Energy Taxation Directive (ETD) encourages cleaner energy methods and environmentally friendly energy sources? by taxing the most polluting fuels (coal, oil, gas). There is no distinction in the ETD between the types of end-use of fuels and electricity, whether for industrial or household usage. ETD will be adjusted annually and will be based on Eurostat consumer price figures.

Carbon Border Adjustment Mechanism (CBAM) is a new legislation, which will prevent carbon leakage from the EU. CBAM will increase the price of specific products and utilities, such as steel and electricity, if it is imported from countries with a less strict climate policy than in the EU. The target is therefore to support the competitiveness of the EU’s own production. It also encourages countries outside of EU to develop their climate regulation and emissions pricing systems

Effort Sharing Regulation (ESR) sets binding annual greenhouse gas emission targets for sectors that are not covered in the EU emissions trading scheme or the regulation on land use, land use change and forestry (LULUCF), for instance agriculture or heating of buildings. Each EU country has its own target that is based on their gross national income.

Energy Efficiency Directive (EED) tightens EU’s primary energy consumption reduction target from 39% to 41% by 2030. The aim is to promote resource efficiency, circular economy, and competitiveness. The Commission presents regulations on public procurement, the wider introduction of energy audits, the extension of the annual renovation rate target to all public buildings, heating and cooling, and waste heat recovery.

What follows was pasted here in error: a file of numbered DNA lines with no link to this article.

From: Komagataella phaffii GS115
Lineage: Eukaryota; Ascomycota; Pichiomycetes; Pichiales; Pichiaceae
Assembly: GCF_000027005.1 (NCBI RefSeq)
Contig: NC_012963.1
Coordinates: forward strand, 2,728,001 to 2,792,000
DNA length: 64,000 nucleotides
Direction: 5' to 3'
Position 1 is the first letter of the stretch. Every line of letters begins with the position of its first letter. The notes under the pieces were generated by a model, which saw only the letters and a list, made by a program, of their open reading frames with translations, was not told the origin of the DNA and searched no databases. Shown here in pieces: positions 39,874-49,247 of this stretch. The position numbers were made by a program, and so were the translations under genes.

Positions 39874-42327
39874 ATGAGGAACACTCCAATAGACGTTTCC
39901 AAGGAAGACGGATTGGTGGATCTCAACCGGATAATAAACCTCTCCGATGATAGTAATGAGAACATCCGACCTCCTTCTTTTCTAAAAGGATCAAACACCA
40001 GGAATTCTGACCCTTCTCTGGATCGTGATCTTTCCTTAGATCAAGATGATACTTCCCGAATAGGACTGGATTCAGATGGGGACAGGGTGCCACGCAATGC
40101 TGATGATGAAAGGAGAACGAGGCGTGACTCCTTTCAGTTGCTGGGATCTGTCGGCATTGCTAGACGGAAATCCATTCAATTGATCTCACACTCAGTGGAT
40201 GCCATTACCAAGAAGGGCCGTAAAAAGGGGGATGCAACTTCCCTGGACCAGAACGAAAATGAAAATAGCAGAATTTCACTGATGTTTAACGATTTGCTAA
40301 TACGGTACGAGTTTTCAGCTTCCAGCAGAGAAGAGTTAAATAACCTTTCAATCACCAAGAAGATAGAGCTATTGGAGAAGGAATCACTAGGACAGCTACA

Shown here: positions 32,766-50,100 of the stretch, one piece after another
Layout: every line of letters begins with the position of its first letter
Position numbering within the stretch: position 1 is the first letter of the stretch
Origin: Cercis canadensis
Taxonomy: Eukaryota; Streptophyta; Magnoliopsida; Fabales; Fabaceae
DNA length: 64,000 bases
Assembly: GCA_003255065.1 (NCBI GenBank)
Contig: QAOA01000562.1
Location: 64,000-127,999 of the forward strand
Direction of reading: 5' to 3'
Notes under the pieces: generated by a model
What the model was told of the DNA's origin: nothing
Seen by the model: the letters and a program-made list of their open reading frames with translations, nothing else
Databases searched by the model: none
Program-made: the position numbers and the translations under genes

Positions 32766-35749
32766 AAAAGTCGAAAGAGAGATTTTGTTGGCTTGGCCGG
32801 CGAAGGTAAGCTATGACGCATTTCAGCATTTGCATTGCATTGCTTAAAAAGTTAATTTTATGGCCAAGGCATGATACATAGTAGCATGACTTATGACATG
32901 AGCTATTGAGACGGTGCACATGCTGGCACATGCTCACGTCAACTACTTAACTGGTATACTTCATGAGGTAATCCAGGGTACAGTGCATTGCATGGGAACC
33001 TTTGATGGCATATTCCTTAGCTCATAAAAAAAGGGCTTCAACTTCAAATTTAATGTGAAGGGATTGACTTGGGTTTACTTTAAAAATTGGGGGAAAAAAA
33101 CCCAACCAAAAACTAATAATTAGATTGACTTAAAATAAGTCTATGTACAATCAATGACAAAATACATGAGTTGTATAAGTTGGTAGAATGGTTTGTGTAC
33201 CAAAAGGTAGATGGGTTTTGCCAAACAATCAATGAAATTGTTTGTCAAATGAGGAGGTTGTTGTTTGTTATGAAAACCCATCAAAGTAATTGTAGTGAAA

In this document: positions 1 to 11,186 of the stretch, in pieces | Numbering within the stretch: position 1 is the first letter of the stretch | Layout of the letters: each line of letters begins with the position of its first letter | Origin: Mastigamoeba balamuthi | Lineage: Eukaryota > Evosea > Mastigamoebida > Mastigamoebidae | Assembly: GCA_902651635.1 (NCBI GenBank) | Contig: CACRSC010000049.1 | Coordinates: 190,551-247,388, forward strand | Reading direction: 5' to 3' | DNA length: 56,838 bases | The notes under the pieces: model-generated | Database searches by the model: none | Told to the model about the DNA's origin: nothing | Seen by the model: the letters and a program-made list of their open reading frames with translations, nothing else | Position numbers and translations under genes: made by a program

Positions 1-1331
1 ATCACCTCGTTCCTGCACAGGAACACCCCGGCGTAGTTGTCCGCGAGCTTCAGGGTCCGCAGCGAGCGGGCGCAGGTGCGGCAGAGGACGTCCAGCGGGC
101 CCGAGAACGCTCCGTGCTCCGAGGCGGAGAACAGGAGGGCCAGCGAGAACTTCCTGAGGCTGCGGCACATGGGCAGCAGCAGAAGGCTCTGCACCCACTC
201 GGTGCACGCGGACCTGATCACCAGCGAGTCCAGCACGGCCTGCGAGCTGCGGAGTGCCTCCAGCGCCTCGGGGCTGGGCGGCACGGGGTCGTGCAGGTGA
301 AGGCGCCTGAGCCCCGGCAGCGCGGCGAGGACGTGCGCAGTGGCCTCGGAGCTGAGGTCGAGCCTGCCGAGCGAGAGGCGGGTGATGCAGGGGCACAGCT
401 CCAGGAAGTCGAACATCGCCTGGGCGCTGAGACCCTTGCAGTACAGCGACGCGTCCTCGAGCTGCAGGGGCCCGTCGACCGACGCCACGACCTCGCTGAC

Renewable Energy Directive (RED III) increases the share of renewable energy in the entire EU’s energy consumption to 3840% by 2030 by setting sub-goals for the transport sector, the heating and cooling sector and industry. However, there are no national binding goals being set yet.

Land Use and Forestry Sector (LULUCF) ensures that no emissions are generated from the land use sector in the period 2021–2030. Emissions must be compensated by at least an equivalent number of removals. Increase natural carbon sinks throughout the EU and also take EU’s biodiversity strategy into account.